The general reply here is:

“If you have to do X instead of our project, I will ask/hire someone who has more time.”

Longer-term reply:

“Rethink your priorities and make sure you can finish the job you were asked to do.”

#6 – I’m not an expert.

People who say that are experts indeed specializing in copping out.

Easy reply:

“If only an expert can do a job properly, society would not exist.”

Long-term reply:

“You don’t really need to be an expert. If you put in 100 hours of work and practise, you’ll probably be better than 90% of people out there.”

Learning something to get to a specific result may even take little more than 20 hours.

In addition, being above average in several disciplines can lead to being among the top 5%.

Let’s say you are above average (e.g. 60% – only 40% of people will be better than you) in terms of personal style, body fat, social anxiety/social skills, disposable income and maybe in one hobby.

That will actually put you into the top 1% (100% – 40% ^ 5) of all people. Without the need to be perfect in any one area.

I learnt the tenet of being “above average” from Good Looking Loser.

The site “GLL – Get A Life” or its slightly NSFW version have great advice in terms of fitness, style, dating and social life.

#7 – I’m not dressed well enough

This excuse often comes from people with a scarcity mindset – they are worried about how they come across to other people.

So that way, they are setting themselves up for failure.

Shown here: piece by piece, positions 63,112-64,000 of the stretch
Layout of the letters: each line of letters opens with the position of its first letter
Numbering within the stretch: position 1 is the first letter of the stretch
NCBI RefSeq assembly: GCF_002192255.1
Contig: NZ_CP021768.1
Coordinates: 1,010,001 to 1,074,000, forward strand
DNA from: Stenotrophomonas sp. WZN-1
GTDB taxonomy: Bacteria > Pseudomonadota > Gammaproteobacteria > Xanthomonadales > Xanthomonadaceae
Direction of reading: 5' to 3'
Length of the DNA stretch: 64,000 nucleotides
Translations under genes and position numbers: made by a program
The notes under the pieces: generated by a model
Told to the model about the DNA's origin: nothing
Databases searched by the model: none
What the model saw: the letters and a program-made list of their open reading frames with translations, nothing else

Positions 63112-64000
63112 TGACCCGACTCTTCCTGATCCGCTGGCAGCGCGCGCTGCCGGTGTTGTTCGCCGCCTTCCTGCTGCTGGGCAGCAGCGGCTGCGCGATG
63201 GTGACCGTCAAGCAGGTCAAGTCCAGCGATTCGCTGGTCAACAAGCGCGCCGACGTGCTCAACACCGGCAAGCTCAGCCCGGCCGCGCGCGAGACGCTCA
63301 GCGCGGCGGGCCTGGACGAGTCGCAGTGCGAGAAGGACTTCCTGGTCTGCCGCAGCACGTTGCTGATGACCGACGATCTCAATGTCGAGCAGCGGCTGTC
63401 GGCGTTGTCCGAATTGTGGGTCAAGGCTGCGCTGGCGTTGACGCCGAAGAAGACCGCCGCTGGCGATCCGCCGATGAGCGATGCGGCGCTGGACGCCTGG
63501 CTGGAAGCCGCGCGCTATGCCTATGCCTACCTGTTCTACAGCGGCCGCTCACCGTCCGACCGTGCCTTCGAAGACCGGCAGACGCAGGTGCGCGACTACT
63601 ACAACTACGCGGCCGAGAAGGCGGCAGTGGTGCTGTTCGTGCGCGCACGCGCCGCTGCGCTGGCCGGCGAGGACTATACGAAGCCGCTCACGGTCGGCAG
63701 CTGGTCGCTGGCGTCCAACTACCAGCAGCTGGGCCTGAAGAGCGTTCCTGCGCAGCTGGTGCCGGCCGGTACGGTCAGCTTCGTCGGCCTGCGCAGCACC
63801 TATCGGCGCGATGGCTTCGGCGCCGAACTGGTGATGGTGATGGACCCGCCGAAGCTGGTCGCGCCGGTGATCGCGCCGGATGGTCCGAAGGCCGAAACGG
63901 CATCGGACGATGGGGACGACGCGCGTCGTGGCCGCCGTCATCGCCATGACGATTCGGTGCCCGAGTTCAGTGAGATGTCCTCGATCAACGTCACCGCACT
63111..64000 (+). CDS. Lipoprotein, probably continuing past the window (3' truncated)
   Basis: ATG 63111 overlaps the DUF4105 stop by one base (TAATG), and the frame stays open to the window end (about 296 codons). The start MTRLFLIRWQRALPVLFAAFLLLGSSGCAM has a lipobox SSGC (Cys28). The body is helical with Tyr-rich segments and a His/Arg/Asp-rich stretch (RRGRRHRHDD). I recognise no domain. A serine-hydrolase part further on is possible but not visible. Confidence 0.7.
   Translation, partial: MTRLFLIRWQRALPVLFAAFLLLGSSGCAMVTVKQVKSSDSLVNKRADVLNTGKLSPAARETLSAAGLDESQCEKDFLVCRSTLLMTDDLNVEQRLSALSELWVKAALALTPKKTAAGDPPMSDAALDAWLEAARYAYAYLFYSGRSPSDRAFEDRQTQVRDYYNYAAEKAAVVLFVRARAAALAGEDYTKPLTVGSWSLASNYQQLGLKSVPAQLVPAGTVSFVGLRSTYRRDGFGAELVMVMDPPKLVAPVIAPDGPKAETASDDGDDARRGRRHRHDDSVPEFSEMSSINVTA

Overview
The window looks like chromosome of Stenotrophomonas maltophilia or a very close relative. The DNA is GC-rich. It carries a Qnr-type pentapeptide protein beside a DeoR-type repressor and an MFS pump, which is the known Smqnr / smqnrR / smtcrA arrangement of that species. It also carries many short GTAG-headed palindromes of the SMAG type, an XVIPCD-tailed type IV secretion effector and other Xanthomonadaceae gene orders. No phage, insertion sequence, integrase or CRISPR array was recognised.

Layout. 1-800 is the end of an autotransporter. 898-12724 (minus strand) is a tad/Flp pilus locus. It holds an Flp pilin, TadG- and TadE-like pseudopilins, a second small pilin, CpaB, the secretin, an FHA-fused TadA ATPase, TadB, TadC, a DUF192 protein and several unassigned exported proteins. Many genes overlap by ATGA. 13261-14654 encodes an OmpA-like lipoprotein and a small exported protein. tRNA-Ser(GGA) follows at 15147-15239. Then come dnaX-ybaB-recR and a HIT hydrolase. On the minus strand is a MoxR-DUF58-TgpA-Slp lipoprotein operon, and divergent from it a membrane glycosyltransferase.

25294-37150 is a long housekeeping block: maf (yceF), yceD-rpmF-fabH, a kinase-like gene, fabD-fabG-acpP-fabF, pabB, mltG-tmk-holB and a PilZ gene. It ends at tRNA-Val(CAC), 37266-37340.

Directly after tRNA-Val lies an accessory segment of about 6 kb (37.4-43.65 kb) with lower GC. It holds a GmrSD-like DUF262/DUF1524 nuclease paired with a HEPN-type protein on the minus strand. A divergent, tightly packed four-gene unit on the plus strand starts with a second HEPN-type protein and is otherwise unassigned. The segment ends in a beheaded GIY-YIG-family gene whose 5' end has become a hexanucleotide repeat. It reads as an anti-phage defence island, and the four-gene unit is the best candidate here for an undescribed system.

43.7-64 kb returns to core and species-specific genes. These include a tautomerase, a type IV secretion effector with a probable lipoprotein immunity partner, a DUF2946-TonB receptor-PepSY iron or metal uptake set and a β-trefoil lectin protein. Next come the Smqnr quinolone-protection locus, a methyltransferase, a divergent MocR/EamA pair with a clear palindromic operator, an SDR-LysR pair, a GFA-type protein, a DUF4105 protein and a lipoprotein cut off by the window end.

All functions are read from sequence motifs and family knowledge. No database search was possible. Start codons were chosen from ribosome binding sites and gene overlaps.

So right away, my answer would be:

“Dressing perfect will not make you rich either – so let’s go ahead anyway.”

Long-term answer is:

“(1.) Go around with dishevelled clothes on purpose and see what the precise impact is – probably next to nothing.
(2.) Arrange your life so you are able to take care of dress, money and apartment in the future.”

Strive for looking good, but don’t tie your self-worth to your appearance.

#8 – It’s too hard.

My reply:

“Great! That’s your reason to do it.”

I talked about that already in a previous post about reframing.

The long-term reply is similar.

“Gravitate to where it’s hard, because that’s where growth will occur.”

#9 – That’s not who I am

This is an extension of #3, and might at least be halfway legit.

If you have the above sentence as a statement for your life’s vision, it may be ok. But be very careful.

I see people all the time being ‘who they are not’ once there is a proper incentive behind it.

If they see a golden nugget on top of a wall, I wager people can become ‘climbers’ pretty fast.

People have an amazing ability to change with the right incentive.

For that reason, I always take statements like “I am not like that” with a grain of salt.

So the immediate reply is:

“If that was my concern, I would have asked somebody else to do the job.”


“Do you really believe that? Would you still believe it if it had a clearer benefit for you?”

#10 – I don’t know how to do it.

Again, a copout – people hide behind their ignorance.

The general reply is reminscent of point #9 above:

“If there was a clump of Gold sitting on top of a building, you’d find ways to pick it up without ‘knowing how’.”

Long-term answer:

“Sometimes the most successful people get it done because they don’t know it’s impossible.”

#11 – Bonus: My panda ate my homework.

Common Excuses Panda Bear
No, this guy did not eat your homework. The other one might have, though.

Short term:

Pandas have better things to do than eating homework. That’s what hamsters do.


Let your panda know next time he does eat your homework, he has to do it for you.

you want to check out “Become an Idea Machine”, you can do so here.

Last challenge: Click me!

What is this challenge about? This link will teach you more.

And to get back to the main page, you can click here.

What are some common excuses you encounter?

How do you deal with excuses?

Thanks for reading and let me know in the comments below!

(First image taken from Wikimedia Commons)